Poem… the caravan

i stand with the caravan…


the caravan

–december 1, 2018–

springfield, ohio, usa

by Luis S. González-Acevedo

the caravan is humanity
each migrant = a person
each person = a reflection of God’s divinity.

how quickly history is forgotten
untaught, conveniently ignored
delusions of self-grandeur misbegotten
a willed ignorance without reward.

the caravan was not born in 2018
Guatemala, Honduras, El Salvador…
these poor victims are guilty of nothing
because the caravan was born on foreign shores.

migrations forced by corporations
and the selfish, imperial interventions
of a so-called developed nation.
hopefully, you remember now…

the political bill has reached the table
Lady Justice has served it: time to pay the debt
the history itemized is not a fable:
facts the God you say you serve will not forget.


just in case you need it…
…but Jesus said, “Let the little children come to me, and do not stop them; for it is to such as these that the kingdom of heaven belongs.” NRSV, Matthew 19:14


the caravan will appear in a future book of poems and stories (release date | July 2020)–



 

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Poem… i saw the “face” of god

I stand with immigrant, migrant, and mobile mothers & fathers –especially those who have been separated from their children by Satan’s agents: president #45 and his demons.


i saw the “face” of god

for president #45

–june 17, 2018–

by Luis S. González-Acevedo

in america 2016, i saw the “face” of god
and the outpouring of “his spirit” in 2017

ever since, this unrecognizable god seems to linger
like a repeating nightmare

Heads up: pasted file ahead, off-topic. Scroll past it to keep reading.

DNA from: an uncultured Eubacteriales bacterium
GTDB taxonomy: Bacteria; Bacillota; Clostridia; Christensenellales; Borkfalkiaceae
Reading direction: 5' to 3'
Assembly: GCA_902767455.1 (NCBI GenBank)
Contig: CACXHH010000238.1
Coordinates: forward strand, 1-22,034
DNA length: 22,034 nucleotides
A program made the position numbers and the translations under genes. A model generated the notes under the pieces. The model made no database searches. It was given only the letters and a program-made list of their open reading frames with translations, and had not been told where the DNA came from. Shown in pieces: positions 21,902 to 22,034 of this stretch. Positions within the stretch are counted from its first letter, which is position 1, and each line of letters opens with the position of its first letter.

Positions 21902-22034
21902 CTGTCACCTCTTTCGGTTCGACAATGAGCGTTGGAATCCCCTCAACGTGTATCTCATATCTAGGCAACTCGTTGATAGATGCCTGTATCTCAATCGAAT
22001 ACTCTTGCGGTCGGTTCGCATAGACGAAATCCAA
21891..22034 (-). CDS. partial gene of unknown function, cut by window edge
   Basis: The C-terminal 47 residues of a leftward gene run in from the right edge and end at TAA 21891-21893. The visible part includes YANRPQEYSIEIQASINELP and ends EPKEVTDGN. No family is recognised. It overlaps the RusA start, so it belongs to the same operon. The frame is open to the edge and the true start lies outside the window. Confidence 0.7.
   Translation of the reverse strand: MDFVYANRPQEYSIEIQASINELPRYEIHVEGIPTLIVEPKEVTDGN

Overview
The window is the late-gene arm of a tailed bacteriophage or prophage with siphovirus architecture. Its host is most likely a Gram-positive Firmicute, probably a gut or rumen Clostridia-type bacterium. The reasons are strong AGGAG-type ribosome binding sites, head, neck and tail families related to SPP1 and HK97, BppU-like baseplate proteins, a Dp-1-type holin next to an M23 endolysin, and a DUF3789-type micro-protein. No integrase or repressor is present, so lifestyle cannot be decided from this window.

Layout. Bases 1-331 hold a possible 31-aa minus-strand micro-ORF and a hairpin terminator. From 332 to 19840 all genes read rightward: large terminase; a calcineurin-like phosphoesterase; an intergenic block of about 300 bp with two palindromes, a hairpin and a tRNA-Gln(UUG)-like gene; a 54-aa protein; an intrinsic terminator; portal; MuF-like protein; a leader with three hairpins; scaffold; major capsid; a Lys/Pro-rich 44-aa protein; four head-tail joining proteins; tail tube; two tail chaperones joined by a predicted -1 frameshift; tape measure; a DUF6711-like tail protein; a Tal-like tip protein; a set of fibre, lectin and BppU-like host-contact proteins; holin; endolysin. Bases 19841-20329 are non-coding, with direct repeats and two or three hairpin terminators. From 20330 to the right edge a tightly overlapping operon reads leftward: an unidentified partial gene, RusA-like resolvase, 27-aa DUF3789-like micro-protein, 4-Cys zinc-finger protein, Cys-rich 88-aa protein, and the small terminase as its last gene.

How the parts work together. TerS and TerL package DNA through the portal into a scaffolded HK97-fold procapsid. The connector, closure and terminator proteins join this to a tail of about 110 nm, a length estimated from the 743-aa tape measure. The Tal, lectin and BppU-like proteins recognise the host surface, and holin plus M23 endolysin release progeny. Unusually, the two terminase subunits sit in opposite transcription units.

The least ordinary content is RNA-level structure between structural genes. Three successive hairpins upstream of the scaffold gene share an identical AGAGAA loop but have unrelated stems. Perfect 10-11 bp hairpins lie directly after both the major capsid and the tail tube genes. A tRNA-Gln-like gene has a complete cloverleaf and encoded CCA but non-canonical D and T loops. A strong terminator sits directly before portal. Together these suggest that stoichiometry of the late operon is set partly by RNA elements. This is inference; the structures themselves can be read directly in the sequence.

that gets worse and doesn’t go away

he sees “the other” with hatred and intolerance
as if his children were better –superior
fallacy of fallacies, vanity of vanities

this distorted god inspires quotes from the holy bible
to justify separating children from parents
and criminalizing the search for dreams

the fake elijahs of today stand before their own god…
a great and powerful fear shatters lives
can the true lord be in such fear?
with fear comes hatred
can the real lord be in such hatred?
with hatred comes intolerance
can a merciful and loving lord be in their intolerance?

the true elijahs await the gentle whisper
of love, courage and acceptance

because in these, the true god abides


i saw the “face” of god will appear in a future book of poems (release date | July 2020)–



 

Poem… “Don’t Speak English, I”


I dedicate this poem to those who without knowing a language have had to speak it.


“Don’t Speak English, I”

by Luis S. González-Acevedo

Father told me, “Tell them…”
“I don’t speak English,”
because I understood the world in Spanish.
On a school day morning and acutely shy –ahem, ahem…
Reinventing grammar, I told them:
“Don’t speak English, I.”
The sentence was only close to right. I could have died!
But like an immigrant who would NOT be defeated,
my courageous little mouth, lips and tongue repeated:
“Jes! Don’t spic English, I.”


–You can find the poem in Caribbean Poet, by Luis S. González-Acevedo–


 

Poem… May we have a home?


I dedicate this poem to those who have been denied a home because of race or ethnicity.


May we have a home?

by Luis S. González-Acevedo

The immigrants stood at their prospective landlord’s door in latent panic,
knowing it was the only way to beg for that apartment
and secure their children’s well-adjustment;
but they weren’t Anglo nor Germanic.
The couple was persistent. Caribbean Hispanics
battered by their circumstances and haggard
–yet intent on flying skyward.
But in the end, their mobile souls bled
when the soulless landlord said:
“I’m sorry, but you’re not the right Hispanic.  –You know… European… Spaniards.”


–You can find the poem in Caribbean Poet, by Luis S. González-Acevedo–


 

Poem… My Childhood Island Fades


I dedicate this poem to those who have left their homeland, my grandfather Don Luis, Don Pedro Albizu Campos, Doña Blanca Canales and Puerto Rico.


My Childhood Island Fades

by Luis S. González-Acevedo

Palm trees fade away…
Royal branches swaying disappear
as my youthful Caribbean fear
increases –anguish that this growing distance won’t allay.
Heart of Mine wish upon a star for me to stay
or in the future runaway back to my island’s shores.
Over sands, I’ll wade among its waves once more:
Seduced by seafoam’s wet caress
and kissed by the Atlantic’s breath
with winds that bind my ever-present soul ashore.


–You can enjoy the poem in Caribbean Poet, by Luis S. González-Acevedo–